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Premature twins connected by new app while being treated 60 miles apart during Covid outbreak

PUBLISHED: 15:57 06 August 2020 | UPDATED: 16:31 06 August 2020

James and Freddie Askew were seperated just weeks after their premature birth at Ipswich Hospital in March when they needed treatment at different hospitals. Picture: JANE ASKEW

James and Freddie Askew were seperated just weeks after their premature birth at Ipswich Hospital in March when they needed treatment at different hospitals. Picture: JANE ASKEW

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A couple were able to stay connected to their prematurely born twins online after they were split up for specialist treatment at hospitals nearly 60 miles apart.

Jane and Alez Askew. from Colchester, welcomed both of their twin boys home on May 29. Picture: JANE ASKEWJane and Alez Askew. from Colchester, welcomed both of their twin boys home on May 29. Picture: JANE ASKEW

Jane and Alex Askew were able to watch over Freddie and James Askew thanks to the vCreate app used by East Suffolk and North Essex NHS Foundation Trust.

The twins were born at Ipswich Hospital on March 26 by Caesarean section, just three days after lockdown, weighing 2lb 1oz and 3lbs.

They were cared for at the Framlingham Neonatal Unit for the first two weeks of their life before being transferred back to Colchester’s Neonatal Unit where medical teams identified Freddie was having bowel problems.

He was taken to Addenbrooke’s Hospital for more specialist care and stayed there for nearly two weeks, a situation not uncommon for premature babies but made more stressful by the national lockdown.

Freddie Askew was transfered to Addenbrooke's for specialist care for his bowel problems and was discharged at the end of May. Picture: JANE ASKEWFreddie Askew was transfered to Addenbrooke's for specialist care for his bowel problems and was discharged at the end of May. Picture: JANE ASKEW

Jane said it was a really “tough time” for her and Alex dealing with being first time parents to premature babies during a global pandemic and then being separated from them.

Luckily the Colchester family was able to stay connected with vCreate, which shares videos and messages with parents, allowing them to see for themselves the progress their newborns are making.

Jane said: “It was really good to have the app. The nurses would send photos overnight and although you know they would ring if something was wrong, it’s the added reassurance you get and it’s lovely to see a photo.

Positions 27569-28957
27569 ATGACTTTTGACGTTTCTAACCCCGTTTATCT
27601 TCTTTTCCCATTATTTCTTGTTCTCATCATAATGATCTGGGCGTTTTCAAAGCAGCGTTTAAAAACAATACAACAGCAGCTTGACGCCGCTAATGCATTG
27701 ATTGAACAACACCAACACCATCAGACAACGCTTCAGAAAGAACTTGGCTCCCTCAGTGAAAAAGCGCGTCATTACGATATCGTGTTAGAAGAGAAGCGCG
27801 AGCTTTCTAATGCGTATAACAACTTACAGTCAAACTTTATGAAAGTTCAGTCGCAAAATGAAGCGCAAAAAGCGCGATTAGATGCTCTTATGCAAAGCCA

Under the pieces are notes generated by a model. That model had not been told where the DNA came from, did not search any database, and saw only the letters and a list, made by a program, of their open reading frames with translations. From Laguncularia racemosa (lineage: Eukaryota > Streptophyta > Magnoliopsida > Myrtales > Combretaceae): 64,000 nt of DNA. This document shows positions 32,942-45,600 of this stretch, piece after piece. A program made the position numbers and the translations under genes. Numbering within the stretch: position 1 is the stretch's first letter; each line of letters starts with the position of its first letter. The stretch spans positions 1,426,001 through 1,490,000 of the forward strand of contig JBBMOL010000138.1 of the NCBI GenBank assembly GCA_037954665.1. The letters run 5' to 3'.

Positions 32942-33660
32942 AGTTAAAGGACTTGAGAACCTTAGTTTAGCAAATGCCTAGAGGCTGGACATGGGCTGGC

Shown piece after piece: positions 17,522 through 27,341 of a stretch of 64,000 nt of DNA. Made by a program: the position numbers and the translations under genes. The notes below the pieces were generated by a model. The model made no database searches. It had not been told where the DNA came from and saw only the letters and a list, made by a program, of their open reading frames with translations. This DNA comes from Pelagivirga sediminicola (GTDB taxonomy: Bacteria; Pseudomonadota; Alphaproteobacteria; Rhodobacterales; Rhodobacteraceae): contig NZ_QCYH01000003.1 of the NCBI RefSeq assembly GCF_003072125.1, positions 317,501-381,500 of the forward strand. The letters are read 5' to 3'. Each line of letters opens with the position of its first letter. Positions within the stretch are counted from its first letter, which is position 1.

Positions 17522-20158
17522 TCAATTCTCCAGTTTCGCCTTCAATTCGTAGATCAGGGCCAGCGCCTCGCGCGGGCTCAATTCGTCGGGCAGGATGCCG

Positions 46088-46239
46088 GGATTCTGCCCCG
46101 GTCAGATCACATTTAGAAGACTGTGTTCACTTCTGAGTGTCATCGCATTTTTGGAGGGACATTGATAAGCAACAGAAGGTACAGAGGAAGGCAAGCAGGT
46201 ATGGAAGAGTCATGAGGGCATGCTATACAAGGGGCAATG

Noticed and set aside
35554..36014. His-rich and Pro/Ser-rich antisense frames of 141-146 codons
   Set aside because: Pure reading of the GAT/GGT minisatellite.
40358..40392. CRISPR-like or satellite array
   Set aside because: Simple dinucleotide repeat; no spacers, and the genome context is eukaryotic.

“Our family and friends enjoyed seeing them too.

James Askew was treated at Colchester Hospital's Neonatal Unit while his twin was sent to Addenbrooke's. Picture: JANE ASKEWJames Askew was treated at Colchester Hospital's Neonatal Unit while his twin was sent to Addenbrooke's. Picture: JANE ASKEW

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“It was particularly good for us because there were a couple of days where we didn’t see either of them, so getting to see the photos of James and the updates was really nice. Everyone was so fantastic and looked after them both really well.”

James was in hospital for six weeks before going home on May 6, while brother Freddie came home three weeks later after being discharged on May 29.

The app was developed by the NHS to provide reassurance and reduce the separation anxiety some parents can feel when they cannot be with their baby.

Neonatal ward clerk Tuesday Simpson helped to introduce it at Colchester Hospital and train the team on the Neonatal Unit.

She said: “Babies born at this time are going to be part of history, but this gives people hope and allows them to make memories as they can save the photos and videos we send them.

“I think it’s going to make such a difference, especially if mums have been poorly or if it’s not easy for mum or dad to come in.

“It’s more personal. Parents can contact us using the app so it almost works like texting and gives them reassurance when they are not here and is another way to keep them in the loop.”

The system is also up and running at Ipswich Hospital.

Julia Cooper, clinical lead nurse on Framlingham Neonatal Unit, said: “Parents are over the moon. It’s the little things, like videos of their babies going to sleep at night, that they have really liked.

“We see a lot of parents who have to go home and can’t be here all the time, so it’s great we can send them messages about how their baby is getting on.”

MORE: Covid-19 areas scaled down at hospitals as patient numbers fall


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